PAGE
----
Parvalbumin 3 is an Abundant Ca2+ Buffer in Hair Cells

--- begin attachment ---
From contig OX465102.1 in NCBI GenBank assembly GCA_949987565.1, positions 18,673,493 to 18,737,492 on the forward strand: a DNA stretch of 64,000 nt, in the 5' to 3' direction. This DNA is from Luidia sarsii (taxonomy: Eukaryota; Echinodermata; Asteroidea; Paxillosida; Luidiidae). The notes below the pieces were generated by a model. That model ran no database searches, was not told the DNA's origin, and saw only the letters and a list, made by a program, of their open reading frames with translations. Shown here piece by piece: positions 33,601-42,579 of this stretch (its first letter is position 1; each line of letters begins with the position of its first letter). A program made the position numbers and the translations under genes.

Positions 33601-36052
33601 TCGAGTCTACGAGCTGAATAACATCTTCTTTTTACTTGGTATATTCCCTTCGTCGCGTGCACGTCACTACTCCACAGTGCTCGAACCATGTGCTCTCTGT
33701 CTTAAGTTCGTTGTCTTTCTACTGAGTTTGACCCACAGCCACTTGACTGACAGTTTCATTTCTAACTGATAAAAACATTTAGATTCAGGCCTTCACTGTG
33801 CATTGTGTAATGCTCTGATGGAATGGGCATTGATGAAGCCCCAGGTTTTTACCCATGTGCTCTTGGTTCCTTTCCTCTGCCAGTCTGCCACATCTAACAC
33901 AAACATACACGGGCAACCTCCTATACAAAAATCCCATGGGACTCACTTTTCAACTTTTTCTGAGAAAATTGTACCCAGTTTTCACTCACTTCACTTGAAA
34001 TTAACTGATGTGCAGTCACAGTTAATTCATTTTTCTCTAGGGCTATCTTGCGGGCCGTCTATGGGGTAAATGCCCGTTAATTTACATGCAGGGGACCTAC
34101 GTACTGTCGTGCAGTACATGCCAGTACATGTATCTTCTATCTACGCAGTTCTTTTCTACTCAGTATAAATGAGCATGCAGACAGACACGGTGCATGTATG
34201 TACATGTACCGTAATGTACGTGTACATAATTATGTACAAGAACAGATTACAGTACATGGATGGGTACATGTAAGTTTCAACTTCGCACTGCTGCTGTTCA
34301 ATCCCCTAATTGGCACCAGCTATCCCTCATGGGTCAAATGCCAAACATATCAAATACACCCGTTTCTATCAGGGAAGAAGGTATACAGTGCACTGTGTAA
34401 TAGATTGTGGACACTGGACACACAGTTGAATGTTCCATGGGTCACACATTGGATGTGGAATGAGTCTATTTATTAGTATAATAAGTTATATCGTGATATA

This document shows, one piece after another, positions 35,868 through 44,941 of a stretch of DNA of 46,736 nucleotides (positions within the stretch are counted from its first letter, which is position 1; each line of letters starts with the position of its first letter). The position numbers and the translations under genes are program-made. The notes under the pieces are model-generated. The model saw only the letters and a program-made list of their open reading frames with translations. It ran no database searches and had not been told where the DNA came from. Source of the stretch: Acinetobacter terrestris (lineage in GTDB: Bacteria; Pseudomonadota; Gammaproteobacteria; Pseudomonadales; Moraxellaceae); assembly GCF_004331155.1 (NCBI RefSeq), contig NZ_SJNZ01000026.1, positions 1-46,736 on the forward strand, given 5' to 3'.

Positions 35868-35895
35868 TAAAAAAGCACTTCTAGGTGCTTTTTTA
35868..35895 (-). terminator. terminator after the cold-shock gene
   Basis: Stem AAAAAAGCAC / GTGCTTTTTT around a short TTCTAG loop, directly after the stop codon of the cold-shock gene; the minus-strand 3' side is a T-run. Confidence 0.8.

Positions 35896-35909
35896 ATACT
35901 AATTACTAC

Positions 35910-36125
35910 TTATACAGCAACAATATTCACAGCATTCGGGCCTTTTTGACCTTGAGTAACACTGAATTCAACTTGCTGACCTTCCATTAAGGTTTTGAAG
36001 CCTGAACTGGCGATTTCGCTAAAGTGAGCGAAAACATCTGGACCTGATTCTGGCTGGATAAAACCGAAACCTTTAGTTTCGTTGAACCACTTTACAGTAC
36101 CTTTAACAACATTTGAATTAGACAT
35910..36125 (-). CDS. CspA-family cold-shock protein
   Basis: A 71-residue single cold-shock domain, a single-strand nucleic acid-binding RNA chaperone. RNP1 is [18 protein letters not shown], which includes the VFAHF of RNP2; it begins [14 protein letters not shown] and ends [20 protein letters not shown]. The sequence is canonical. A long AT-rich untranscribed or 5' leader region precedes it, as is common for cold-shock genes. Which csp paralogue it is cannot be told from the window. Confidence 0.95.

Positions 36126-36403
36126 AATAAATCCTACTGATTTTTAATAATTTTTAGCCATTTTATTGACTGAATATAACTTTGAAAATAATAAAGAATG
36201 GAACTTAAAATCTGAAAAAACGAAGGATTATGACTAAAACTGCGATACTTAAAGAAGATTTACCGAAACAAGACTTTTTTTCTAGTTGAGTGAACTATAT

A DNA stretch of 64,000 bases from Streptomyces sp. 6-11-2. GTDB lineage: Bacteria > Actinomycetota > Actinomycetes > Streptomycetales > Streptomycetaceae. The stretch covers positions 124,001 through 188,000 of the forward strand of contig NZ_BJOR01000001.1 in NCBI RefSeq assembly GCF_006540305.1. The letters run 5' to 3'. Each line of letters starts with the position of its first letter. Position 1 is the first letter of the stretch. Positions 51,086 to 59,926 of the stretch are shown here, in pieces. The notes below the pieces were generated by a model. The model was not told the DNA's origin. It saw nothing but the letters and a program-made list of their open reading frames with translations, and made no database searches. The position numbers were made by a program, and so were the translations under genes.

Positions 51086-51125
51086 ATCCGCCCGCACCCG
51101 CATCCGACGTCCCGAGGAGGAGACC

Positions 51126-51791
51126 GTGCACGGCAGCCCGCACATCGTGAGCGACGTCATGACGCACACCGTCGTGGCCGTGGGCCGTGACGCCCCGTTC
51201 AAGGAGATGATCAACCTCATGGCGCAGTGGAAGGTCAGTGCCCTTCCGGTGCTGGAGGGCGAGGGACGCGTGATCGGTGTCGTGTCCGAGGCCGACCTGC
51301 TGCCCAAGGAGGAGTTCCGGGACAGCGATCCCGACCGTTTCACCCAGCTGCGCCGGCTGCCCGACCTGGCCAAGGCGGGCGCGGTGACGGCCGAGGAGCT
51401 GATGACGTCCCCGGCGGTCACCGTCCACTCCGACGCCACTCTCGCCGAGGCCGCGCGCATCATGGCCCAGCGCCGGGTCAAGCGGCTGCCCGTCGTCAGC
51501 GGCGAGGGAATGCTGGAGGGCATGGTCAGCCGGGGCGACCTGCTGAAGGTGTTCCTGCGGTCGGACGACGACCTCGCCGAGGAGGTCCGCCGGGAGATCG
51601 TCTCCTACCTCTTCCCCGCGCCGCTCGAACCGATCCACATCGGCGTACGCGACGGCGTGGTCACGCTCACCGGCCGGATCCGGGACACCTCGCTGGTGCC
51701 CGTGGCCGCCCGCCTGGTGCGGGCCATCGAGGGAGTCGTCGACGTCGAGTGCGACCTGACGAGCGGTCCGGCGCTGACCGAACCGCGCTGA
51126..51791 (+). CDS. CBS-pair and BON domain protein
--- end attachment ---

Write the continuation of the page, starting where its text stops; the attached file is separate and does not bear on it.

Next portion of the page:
Ca2+ signaling serves distinct purposes in different parts of a hair cell. The Ca2+ concentration in stereocilia regulates adaptation and, through rapid transduction-channel reclosure, underlies amplification of mechanical signals. In presynaptic active zones, Ca2+ mediates the exocytotic release of afferent neurotransmitter. At efferent synapses, Ca2+ activates the K+ channels that dominate the inhibitory postsynaptic potential. A copious supply of diffusible protein buffer isolates the three signals by restricting the spread of free Ca2+ and limiting the duration of its action. Using cDNA subtraction and a gene expression assay based on in situ hybridization, we detected abundant expression of mRNAs encoding the Ca2+ buffer parvalbumin 3 in bullfrog saccular and chicken cochlear hair cells. We cloned cDNAs encoding this protein from the corresponding inner-ear libraries and raised antisera against recombinant bullfrog parvalbumin 3. Immunohistochemical labeling indicated that parvalbumin 3 is a prominent Ca2+-binding protein in the compact, cylindrical hair cells of the bullfrog's sacculus, and occurs as well in the narrow, peanut-shaped hair cells of that organ. Using quantitative Western blot analysis, we ascertained that the concentration of parvalbumin 3 in saccular hair cells is approximately 3 mM. Parvalbumin 3 is therefore a significant mobile Ca2+ buffer, and perhaps the dominant buffer, in many types of hair cell. Moreover, parvalbumin 3 provides an early marker for developing hair cells in the frog, chicken, and zebrafish.